E. J’lem housing demolitions decreased in past two years

Some cite intense int'l pressure on city; others say families are knocking down their own homes to avoid prohibitive fines.

By MELANIE LIDMAN
May 6, 2011 02:45
4 minute read.
House demolition in east Jerusalem

House demoltion in east Jerusalem (R) 311. (photo credit: Reuters)

 
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The number of house demolitions in east Jerusalem has greatly decreased over the past two years due to intense pressure from abroad, city councilors from across the political spectrum told The Jerusalem Post on Thursday.

The municipality, on the other hand, credited the drop in demolitions with a slowdown in illegal building, a spokeswoman said.

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“There are thousands of buildings with demolition orders against them that have already been conclusively decided by the court, and they need to carry them out; it’s not at all connected to a slowdown in illegal building,” said City Councilor Elisha Peleg (Likud).

Both Peleg and left-wing City Councilor Meir Margalit (Meretz) agreed on the cause of the demolition slowdown: foreign pressure.

“Right now house demolitions are at the minimum that is possible – there’s only been four or five demolitions so far this year,” said Margalit, who is co-founder of the Israeli Committee Against House Demolitions (ICAHD). “Why? Because the Americans came and said, This time, really, stop, no excuses, no stories.”

Margalit traces the pressure back to Secretary of State Hilary Clinton’s visit in November 2009.

Peleg sent a letter to Prime Minister Binyamin Netanyahu at the beginning of the week demanding that house demolitions be resumed.



“It’s a state problem. It’s the same thing with Jewish building in east Jerusalem – the European Union and the United States and the leftists jump on it and say it will damage, heaven forbid, the peace process,” he said.

“Obeying the law – that’s damaging the peace process?” According to the ICAHD, 27 inhabited structures were demolished by the authorities last year and 69 were demolished in 2009, compared with 104 in 2008. In the years 2000 to 2007, an average of 98 inhabited structures were destroyed annually.

But in 2008 and 2009, the number of east Jerusalem Arab residents demolishing their own homes greatly increased, said Margalit.

Because “self-demolitions” are not carried out by the authorities, they are not reported to the media or recorded as demolished structures in municipal records.

According to information from the Interior Ministry, which does keep track of self-demolitions, there were 70 in 2010, well over twice as many as were destroyed by the authorities.

Families choose to demolish their own homes when the fine they are forced to pay for demolition is higher than the cost of the demolition itself. The fine is imposed by courts, which examine each case individually and determine a fine based on the size of the structure or other extenuating circumstances, such as repeat offenders, a municipal spokeswoman said.

The municipality refused to reveal the average fine. Margalit said he had heard of figures approximating NIS 200 per square meter. Most of the demolished structures are between 100 and 150 sq.m., representing a fine of NIS 20,000 to NIS 30,000 for the family – on top of the costs of relocating and paying for alternative housing.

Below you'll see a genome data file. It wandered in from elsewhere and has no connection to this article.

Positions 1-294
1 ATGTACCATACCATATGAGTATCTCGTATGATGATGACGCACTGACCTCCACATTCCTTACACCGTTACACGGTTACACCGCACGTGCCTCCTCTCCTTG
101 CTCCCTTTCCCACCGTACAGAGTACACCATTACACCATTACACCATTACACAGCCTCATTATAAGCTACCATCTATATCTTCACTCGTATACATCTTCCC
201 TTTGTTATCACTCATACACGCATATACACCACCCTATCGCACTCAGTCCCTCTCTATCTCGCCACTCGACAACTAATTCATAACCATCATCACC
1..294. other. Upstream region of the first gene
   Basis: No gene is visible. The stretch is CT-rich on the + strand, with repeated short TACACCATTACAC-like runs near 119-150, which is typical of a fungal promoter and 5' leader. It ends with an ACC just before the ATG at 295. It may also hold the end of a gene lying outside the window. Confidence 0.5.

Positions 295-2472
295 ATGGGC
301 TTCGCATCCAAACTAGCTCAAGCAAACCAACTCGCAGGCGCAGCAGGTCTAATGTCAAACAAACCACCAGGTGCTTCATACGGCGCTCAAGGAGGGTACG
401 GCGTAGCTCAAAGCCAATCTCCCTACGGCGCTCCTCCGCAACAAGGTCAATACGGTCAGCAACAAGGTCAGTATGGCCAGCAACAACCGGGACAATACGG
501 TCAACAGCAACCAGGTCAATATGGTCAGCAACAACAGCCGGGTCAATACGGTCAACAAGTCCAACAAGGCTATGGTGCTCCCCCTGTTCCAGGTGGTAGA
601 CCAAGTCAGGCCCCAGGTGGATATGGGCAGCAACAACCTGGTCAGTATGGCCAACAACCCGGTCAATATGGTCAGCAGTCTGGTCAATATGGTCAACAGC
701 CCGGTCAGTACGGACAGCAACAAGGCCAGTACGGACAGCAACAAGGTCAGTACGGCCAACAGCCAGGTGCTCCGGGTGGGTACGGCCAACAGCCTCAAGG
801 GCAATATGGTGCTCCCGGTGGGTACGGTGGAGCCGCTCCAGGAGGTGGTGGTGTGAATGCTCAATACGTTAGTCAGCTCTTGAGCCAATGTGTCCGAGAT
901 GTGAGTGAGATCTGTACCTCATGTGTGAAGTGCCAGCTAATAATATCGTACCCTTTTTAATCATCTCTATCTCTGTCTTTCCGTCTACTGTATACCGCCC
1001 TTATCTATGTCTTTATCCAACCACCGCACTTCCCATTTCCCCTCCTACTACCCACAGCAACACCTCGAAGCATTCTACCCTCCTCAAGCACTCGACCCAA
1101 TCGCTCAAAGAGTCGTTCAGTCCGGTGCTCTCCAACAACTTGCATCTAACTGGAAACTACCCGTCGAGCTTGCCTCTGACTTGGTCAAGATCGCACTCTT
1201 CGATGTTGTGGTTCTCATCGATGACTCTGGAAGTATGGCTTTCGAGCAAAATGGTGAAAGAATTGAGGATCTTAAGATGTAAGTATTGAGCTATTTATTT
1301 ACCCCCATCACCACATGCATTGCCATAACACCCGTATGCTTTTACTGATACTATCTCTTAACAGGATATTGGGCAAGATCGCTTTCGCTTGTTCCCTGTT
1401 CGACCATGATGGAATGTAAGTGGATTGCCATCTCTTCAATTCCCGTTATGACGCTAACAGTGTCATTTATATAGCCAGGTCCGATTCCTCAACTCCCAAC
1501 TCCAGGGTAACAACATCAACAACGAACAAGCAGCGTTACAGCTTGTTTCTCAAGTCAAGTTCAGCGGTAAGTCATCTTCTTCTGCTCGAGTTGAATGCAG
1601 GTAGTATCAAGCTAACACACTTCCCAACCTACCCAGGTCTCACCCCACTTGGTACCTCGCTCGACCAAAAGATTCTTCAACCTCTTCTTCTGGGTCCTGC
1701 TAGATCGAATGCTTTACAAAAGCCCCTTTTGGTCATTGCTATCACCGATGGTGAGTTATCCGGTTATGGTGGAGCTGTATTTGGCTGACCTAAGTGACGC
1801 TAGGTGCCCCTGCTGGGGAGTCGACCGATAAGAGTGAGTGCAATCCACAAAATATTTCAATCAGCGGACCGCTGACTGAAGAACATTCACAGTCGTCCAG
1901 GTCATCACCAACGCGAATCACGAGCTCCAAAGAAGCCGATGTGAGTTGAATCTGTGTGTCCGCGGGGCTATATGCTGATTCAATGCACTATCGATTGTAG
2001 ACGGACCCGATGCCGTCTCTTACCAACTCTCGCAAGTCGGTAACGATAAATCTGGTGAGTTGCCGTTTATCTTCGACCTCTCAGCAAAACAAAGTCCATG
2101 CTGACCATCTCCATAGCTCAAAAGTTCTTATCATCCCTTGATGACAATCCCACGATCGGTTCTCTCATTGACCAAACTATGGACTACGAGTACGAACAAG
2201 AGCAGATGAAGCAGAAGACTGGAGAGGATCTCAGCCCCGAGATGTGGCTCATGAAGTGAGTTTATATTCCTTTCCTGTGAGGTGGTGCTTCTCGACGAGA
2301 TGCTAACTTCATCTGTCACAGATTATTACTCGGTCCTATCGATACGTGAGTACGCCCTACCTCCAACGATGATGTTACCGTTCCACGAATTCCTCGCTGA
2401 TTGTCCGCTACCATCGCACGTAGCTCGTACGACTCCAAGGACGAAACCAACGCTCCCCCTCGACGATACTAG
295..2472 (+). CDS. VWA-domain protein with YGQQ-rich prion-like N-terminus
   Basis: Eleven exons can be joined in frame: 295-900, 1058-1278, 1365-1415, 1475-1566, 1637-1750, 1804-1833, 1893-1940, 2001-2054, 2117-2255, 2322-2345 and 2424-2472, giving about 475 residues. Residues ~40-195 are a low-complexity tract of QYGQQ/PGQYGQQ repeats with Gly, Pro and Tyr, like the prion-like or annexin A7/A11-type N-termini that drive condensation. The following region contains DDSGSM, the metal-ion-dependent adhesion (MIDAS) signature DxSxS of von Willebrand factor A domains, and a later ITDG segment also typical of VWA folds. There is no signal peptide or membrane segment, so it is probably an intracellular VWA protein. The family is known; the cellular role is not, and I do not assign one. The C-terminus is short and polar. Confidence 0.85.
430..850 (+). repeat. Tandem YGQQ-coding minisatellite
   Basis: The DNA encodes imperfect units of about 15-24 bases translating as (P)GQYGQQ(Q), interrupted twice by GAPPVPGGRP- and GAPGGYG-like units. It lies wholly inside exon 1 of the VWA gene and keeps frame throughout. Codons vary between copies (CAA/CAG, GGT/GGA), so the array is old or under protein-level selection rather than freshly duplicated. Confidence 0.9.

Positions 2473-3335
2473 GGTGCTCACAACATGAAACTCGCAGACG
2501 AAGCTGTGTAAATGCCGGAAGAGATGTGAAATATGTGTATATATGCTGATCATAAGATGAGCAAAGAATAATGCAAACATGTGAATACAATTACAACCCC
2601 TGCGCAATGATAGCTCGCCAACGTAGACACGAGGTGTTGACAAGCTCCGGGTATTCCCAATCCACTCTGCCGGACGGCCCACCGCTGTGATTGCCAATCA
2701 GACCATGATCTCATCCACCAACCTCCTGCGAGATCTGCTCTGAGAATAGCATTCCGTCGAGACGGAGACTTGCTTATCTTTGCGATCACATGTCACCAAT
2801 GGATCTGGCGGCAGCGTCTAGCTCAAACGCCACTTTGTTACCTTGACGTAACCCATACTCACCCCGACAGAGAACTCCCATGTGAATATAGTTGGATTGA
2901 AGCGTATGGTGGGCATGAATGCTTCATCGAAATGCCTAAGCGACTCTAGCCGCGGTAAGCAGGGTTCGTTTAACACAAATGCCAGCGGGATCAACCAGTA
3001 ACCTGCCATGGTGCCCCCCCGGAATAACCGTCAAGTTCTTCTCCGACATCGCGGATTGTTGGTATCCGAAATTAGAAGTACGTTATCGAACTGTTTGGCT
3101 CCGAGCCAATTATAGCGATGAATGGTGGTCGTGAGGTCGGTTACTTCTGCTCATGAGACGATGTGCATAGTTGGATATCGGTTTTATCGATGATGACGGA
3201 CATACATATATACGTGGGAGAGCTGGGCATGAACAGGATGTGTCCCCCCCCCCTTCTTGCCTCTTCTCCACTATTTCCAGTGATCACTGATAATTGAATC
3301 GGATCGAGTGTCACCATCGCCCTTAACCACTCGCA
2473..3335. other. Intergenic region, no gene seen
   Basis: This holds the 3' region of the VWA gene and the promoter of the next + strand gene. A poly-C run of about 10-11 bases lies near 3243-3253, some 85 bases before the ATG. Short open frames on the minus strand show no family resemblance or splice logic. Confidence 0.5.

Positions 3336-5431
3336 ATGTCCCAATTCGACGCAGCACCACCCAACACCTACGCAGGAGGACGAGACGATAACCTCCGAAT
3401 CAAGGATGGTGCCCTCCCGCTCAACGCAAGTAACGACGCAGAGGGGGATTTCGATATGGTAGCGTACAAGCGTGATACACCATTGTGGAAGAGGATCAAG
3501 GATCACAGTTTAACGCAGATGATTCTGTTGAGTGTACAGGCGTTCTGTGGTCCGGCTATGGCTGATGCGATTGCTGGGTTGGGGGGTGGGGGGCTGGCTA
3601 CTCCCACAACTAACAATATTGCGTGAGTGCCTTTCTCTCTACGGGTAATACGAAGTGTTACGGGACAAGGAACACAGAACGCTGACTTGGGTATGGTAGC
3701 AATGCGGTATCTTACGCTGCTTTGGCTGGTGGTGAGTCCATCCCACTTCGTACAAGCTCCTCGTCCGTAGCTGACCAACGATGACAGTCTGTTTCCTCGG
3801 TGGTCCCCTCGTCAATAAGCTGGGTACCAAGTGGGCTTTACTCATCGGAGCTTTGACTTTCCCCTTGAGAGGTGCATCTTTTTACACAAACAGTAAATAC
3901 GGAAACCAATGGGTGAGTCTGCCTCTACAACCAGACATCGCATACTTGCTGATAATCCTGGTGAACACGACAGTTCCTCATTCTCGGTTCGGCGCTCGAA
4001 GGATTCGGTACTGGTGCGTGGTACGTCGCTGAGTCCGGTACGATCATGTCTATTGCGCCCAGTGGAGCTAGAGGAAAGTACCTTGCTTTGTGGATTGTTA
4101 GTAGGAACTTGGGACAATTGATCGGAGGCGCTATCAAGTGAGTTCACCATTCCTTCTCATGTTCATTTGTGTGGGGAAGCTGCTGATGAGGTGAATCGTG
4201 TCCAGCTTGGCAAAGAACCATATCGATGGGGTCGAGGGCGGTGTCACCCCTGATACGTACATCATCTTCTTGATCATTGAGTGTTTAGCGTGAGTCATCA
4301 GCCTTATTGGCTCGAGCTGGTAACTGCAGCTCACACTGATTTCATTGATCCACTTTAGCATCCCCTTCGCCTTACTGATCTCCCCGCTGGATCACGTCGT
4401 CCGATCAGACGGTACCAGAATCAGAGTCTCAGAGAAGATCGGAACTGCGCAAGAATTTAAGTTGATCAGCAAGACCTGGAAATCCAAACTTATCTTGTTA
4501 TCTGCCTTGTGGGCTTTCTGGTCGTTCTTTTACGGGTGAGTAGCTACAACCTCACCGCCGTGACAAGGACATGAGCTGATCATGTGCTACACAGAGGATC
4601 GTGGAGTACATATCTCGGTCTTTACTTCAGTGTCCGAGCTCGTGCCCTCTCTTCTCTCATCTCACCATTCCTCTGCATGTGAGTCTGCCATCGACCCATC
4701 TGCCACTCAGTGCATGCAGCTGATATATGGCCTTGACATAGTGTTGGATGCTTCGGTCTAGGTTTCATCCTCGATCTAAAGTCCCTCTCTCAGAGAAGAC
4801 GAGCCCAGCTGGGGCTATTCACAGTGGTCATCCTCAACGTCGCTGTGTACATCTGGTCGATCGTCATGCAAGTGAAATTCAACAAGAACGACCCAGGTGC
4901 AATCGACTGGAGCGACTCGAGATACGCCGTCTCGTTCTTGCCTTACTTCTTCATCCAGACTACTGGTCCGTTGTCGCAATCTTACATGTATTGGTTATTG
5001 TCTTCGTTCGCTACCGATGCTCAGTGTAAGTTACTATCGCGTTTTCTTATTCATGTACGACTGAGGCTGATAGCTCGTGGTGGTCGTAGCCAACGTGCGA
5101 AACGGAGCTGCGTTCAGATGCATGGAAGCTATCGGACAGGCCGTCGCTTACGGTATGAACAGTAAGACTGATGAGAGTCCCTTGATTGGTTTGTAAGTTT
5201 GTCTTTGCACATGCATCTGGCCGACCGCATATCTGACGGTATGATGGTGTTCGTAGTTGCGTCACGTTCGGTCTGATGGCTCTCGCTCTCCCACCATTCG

There are two types of housing demolition orders – judicial orders, which have gone through the court system, and administrative orders, which come from local authorities. Jerusalem’s Building Supervision Department posts 270 demolition notices per week on apartments all over Jerusalem, or around 14,000 per year, a spokesman told the Post in January. Owners can be given demolition notices for everything from enclosing a balcony to building an entire house.

Under a judicial order, homeowners can be charged for the cost of the demolition because they supposedly have an opportunity to appeal. In cases where a police presence or other security measures are needed, the owner can technically be charged for the additional costs, though this is rare.

Earlier this year, the Knesset heard the first reading of a law that would force owners who received administrative orders to pay for the demolition as well. Activists say that fear and confusion surrounding the discussion of the new law could convince families to demolish their own homes rather than pay a fine. In the past few years, roughly a quarter of the demolition orders have been administrative.

The fines are big business for the municipality. Last year, the city collected NIS 14.3 million in fines from building infractions, ICAHD found. In 2004, the decade’s most active year regarding demolitions, the municipality collected NIS 34 million.

There are between 20,000 and 30,000 illegal structures in east Jerusalem, which represent about a third of all the homes there. According to ICAHD, half have demolition orders pending against them.

A State Comptroller’s report released in October blamed decades of lax enforcement for the explosion of illegal building in east Jerusalem.

East Jerusalem Arab residents complain that they are almost unanimously denied building permits.

“People think if there are fewer homes for Palestinians, there will be fewer Palestinians,” said Margalit.

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